Michael Bauser Is Losing His Mind
In 1968, Walter Cronkite returned to the United States after visiting Viet Nam and witnessing the Tet Offensive. He was distressed enough by what he saw to announce on national television that he thought the war was unwinnable. Legend has it that President Johnson saw that broadcast and told his aides, "If I've lost Cronkite, I've lost middle America."
Tonight, I think watched the Bush administration lose The Simpsons. Fox (yes, Fox) ran an episode that was clearly mocking the current Administration's notion that everyone who disagrees with Bush is an enemy of America -- the Simpsons got sent to a re-education camp with Bill Clinton and Al Franken. (It's funnier than it sounds, really.) They also snuck in a few shots at the Patriot Act while they were at it.
Of course, Homer Simpson is no Walter Cronkite, but he's got a pretty loyal audience none the less, so that's one more dent in the shiny armor of jingo-patriotism. One more chance that a few audience members will wake up to what's happening around them. One more sign that America is waking up and realizing the crazy Orwellian mess it's in. One more chance that Bill O'Reilly will get worked up and have a fatal stroke. And the best part of it is that the episode will run in syndication forever, so it'll just keep coming back to annoy the Republicans again and again.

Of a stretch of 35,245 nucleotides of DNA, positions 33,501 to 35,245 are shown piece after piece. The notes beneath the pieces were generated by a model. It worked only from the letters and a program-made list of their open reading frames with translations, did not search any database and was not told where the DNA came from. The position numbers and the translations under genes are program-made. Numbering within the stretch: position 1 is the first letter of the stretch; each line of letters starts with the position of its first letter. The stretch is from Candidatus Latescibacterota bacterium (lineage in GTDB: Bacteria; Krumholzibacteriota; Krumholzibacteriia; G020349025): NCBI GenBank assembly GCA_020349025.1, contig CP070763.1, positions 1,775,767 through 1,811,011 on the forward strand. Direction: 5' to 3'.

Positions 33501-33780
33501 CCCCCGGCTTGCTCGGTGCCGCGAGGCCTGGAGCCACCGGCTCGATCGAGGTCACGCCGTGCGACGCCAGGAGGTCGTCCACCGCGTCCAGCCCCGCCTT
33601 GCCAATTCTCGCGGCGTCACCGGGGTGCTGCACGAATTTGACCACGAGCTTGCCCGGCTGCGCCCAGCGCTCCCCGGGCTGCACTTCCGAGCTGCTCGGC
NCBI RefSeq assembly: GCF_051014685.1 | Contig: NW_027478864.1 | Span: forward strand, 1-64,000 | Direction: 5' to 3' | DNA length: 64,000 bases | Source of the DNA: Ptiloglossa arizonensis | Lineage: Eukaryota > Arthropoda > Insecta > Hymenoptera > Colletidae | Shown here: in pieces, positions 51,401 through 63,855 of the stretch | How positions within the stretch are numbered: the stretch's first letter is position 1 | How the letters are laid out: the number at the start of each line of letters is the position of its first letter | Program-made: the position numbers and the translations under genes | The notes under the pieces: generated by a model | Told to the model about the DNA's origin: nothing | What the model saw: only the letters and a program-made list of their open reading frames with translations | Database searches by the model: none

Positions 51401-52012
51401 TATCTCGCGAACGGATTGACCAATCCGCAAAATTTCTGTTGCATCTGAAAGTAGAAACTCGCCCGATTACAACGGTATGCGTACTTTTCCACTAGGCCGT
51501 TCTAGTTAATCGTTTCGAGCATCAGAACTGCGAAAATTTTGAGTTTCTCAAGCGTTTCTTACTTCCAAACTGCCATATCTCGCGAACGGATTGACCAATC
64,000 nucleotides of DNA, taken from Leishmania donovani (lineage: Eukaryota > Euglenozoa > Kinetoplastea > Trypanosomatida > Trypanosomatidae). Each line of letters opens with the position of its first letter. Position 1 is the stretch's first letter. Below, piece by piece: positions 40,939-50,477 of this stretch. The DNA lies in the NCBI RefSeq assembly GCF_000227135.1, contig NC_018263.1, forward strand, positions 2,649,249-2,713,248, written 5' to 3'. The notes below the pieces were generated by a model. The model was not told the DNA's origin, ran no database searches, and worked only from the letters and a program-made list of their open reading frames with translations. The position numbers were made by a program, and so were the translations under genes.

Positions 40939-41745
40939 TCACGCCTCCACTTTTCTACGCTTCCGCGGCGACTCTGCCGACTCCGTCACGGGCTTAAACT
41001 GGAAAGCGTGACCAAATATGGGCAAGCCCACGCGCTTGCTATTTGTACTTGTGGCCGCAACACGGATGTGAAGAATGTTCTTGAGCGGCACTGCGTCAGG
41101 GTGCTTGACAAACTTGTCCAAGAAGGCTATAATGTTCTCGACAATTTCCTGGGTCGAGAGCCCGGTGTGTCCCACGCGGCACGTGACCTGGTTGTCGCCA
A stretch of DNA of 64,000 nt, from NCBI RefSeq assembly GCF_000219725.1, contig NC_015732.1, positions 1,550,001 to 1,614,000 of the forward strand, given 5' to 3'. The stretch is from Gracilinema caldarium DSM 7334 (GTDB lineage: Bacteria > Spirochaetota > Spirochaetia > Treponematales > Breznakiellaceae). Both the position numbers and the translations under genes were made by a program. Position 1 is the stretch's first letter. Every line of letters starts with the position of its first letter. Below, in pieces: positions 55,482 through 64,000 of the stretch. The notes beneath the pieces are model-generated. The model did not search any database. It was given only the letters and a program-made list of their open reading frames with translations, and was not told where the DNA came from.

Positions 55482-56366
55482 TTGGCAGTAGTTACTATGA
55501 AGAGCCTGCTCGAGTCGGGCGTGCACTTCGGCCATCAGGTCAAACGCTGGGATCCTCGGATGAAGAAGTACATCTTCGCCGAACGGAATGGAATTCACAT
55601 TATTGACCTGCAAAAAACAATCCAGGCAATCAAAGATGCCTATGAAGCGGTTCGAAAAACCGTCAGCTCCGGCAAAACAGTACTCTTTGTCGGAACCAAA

On a related note, I was arguing with my mother last week that the mounting failures in the War on Terror are going to have a lasting negative effect on her favorite television program, JAG. (She's old; of course she likes JAG.) That show has always defined itself as pro-military, and it hasn't hesitated to support military intervention in Iraq. I was trying to convince my mother that a close association with a failed war will drag down the long-term appeal of a television show. (After all, who says good things about war movies that say good things about the Viet Nam conflict?) Mom wasn't really buying my point, but that's her way.
On Friday, I actually tried watching JAG (because Stargate SG-1 was a rerun). About fifteen minutes in, they showed a British intelligence agent beating a suspect and reminding one of the show's regular characters that the U.S. military isn't allowed to brutalize its detainees. That's when I gave up and switched back to watching Lilo & Stitch cartoons on the Disney Channel. They seemed less offensive and more realistic.
Posted at 11:58:42 PM EDT on 16 May 2004 from Trenton, MI